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“He Taught Us To Consider The Beauty Around Us:” Remembering Saskatchewan Sculptor John Nugent
March 20, 2014
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Nugent's Lumsden studio and sculpture garden

Earlier this week, news broke that Canadian sculptor John Nugent had died at the age of 93. Nugent was born in Montreal in 1921, and served with both the RCMP and the Canadian Armed Forces. In 1948, he moved to Lumsden, Saskatchewan, where he eventually built a striking, conical studio from which he made his bronze and steel sculptures (the building, designed by Saskatchewan architect Clifford Wiens, was granted provincial heritage property designation in 2005).

Nugent's work often attracted controversy, most notably his proposal for a 1968 monument to Louis Riel, which had been commissioned by then-Saskatchewan premier Ross Thatcher. As a blog post from the Saskatchewan Network for Art Collecting explains, his first submission was deemed too abstract, and his second too nude (Nugent eventually added clothing). The final sculpture was eventually removed altogether from the grounds of the province's legislature.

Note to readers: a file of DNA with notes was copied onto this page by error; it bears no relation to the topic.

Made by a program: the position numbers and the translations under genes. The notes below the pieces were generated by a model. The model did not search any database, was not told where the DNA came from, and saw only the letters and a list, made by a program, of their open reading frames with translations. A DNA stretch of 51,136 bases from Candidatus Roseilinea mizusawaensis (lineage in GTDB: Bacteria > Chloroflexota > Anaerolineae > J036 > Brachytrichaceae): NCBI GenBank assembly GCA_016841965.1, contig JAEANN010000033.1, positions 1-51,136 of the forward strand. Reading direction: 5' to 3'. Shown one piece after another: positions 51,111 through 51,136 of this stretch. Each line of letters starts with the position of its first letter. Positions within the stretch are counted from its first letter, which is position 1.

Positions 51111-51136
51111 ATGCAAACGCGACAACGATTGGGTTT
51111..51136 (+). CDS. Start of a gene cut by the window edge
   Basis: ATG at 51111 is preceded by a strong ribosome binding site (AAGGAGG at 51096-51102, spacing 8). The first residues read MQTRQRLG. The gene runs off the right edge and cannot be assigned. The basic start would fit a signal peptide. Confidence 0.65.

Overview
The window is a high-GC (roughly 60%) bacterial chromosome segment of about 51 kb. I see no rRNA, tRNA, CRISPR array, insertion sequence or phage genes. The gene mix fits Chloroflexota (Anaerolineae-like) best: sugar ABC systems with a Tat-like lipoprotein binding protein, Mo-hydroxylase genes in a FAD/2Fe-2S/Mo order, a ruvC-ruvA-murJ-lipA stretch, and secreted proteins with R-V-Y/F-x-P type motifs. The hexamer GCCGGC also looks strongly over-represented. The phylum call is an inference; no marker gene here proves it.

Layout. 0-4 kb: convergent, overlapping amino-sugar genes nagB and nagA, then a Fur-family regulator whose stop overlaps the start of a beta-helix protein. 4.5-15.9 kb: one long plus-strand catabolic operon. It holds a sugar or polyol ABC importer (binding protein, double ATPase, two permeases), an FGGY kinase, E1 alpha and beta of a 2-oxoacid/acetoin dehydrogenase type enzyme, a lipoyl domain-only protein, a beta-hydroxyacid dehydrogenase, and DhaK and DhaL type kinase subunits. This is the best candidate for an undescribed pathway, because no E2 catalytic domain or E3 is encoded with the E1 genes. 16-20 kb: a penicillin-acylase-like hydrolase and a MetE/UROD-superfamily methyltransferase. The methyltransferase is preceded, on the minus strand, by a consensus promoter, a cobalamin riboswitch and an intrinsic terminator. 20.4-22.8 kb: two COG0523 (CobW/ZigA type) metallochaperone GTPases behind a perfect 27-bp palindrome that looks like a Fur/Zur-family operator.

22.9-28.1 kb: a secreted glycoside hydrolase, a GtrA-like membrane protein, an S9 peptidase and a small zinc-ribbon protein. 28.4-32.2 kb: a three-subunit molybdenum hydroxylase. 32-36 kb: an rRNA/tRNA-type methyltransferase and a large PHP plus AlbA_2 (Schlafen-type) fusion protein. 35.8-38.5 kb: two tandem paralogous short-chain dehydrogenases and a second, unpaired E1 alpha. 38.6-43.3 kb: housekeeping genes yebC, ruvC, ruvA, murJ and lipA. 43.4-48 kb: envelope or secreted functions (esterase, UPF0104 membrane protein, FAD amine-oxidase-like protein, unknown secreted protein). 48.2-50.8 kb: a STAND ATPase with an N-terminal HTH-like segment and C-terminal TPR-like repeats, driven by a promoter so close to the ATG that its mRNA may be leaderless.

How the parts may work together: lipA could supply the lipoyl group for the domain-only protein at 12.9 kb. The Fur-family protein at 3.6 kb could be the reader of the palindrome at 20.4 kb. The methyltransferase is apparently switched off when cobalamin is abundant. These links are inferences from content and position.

Despite controversies like that one, Nugent's sculpture and photography  was widely collected in the province and beyond (including by CBC Saskatchewan, which has a piece in its galleria in Regina). And in 1983, Regina's MacKenzie Art Gallery organized a major retrospective of his work called John Nugent: Modernism in Isolation.

Nugent's granddaughter-in-law Nicolle Nugent, who now works at the Mackenzie Art Gallery, told that his influence lies in combining the abstract forms of modernism with the natural world. "He taught us how to stop and think about this, to consider the beauty around us, whether seen in a snow drift after a blizzard or a voluminous yet graceful steel sculpture," she said.

A memorial service will be held Friday, March 21 at the Lumsden Centennial Hall at 2 p.m.

Check out the gallery above for photos of Nugent's work and studio.


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